People are questioning why it took emergency responders so long to arrive at the scene of a fatal crash in Saskatoon Friday morning.
“They feel that they had they known that help wasn’t coming sooner, they may have broken into the vehicle sooner,” Keith Jorgenson, manager of the nearby Nestor’s Community Bakery, said.
“They feel that they had they known that help wasn’t coming sooner, they may have broken into the vehicle sooner,” Keith Jorgenson, manager of Nestor’s Community Bakery, said.
A 62-year-old man was pronounced dead in hospital after crashing into a parked car on 20th Street West Friday. He was reportedly heading eastbound before weaving into the opposite side of the street and striking the car, which belonged to a bakery employee.
Employees from the bakery ran outside after seeing the crash and noticed the man seemed to be in medical distress. Jorgenson said they called 911 at approximately 5:15 a.m. When responders didn’t arrive, they called again and then a third time. It was during the third call that they told the dispatcher they believed the driver could be dead.
“Nobody still arrived. At that point — there’s a welding shop next door — and somebody from the welding shop arrived and had the tools to break into the vehicle,” Jorgenson said.
It was at this point that the welder gave the man CPR until emergency crews showed up.
Jorgenson said EMS arrived approximately one hour after the first 911 call was made. The police arrived approximately 15 minutes after EMS did.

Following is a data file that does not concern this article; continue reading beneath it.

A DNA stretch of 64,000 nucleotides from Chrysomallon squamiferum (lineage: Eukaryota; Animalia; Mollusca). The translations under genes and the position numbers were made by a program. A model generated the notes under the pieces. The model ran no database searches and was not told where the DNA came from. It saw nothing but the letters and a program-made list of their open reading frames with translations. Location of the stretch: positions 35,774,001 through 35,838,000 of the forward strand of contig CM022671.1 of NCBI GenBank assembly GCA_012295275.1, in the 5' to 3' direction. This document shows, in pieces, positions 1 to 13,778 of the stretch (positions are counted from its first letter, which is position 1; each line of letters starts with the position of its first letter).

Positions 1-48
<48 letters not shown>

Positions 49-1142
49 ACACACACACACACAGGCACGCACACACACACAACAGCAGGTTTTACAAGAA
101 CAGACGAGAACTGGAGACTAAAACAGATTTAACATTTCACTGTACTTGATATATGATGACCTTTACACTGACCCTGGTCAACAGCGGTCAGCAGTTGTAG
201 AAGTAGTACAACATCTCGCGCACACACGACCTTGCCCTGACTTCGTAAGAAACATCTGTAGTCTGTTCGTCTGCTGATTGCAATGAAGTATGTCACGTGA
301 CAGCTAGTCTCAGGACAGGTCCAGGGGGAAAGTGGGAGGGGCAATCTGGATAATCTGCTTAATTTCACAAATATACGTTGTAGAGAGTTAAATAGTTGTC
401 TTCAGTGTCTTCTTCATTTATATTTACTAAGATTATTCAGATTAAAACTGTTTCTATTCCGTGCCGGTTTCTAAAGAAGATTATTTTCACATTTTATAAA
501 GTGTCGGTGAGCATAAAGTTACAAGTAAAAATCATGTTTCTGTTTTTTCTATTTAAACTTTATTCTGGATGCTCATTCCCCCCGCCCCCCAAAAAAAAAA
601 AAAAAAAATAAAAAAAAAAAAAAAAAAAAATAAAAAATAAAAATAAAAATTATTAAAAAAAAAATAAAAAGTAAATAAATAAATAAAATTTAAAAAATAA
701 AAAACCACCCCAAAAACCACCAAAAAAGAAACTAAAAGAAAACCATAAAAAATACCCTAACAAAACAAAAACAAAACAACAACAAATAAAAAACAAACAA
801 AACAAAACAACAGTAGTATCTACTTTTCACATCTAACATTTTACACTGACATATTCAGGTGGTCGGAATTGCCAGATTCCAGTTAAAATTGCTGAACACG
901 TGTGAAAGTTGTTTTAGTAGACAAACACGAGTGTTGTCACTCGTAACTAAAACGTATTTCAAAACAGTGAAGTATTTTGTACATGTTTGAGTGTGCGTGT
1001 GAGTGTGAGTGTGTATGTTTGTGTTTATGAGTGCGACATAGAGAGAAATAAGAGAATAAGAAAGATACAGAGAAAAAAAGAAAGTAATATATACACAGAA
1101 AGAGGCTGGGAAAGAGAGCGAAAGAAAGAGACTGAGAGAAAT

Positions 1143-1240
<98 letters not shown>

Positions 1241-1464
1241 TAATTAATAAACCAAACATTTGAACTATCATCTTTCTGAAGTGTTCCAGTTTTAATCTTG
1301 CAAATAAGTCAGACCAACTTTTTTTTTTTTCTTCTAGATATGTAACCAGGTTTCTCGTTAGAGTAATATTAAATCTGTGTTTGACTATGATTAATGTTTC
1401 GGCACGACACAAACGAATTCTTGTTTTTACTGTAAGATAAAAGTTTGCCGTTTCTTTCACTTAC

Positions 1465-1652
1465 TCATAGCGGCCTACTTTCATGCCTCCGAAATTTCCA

Saskatoon police are promising a thorough review of their dispatch procedures.
Spokesperson Alyson Edwards said that police host the city’s 911 call centre. She said each call is different and it is up to dispatchers to determine whether police, fire or ambulance is the lead agency on any incident. For traffic collisions, Edwards said the service has a standard of arriving on scene within 70 minutes. For collisions involving injuries, that response time goes down to 17 minutes.
“We have to look at what information came in to our dispatch unit and what information was then sent along to officers and how that was all handled. It wasn’t acceptable that we did not arrive there before we did today. We know that. We want to review it and figure out exactly what went wrong,” she said.
Troy Davies with MD Ambulance said that the paramedic service couldn’t speak to how the initial call taking was handled. He said M.D. Ambulance has a standard response time of just under nine minutes for calls in Saskatoon. He said the ambulance service was alerted at 6:02 a.m. and arrived on scene by 6:09 a.m.
“We don’t have any concerns on our end from when we were notified to when we responded,” he said.
Jorgenson said his employees who were at the scene feel traumatized and are clearly upset. They are looking for answers.
“I know one of the people had been crying quite a bit today. They feel a sense of guilt that that was somebody’s father or uncle.”
The incident is being investigated by the Office of the Chief Coroner to determine exactly how the man died.
– With files from CKOM’s Bryn Levy and Karin Yeske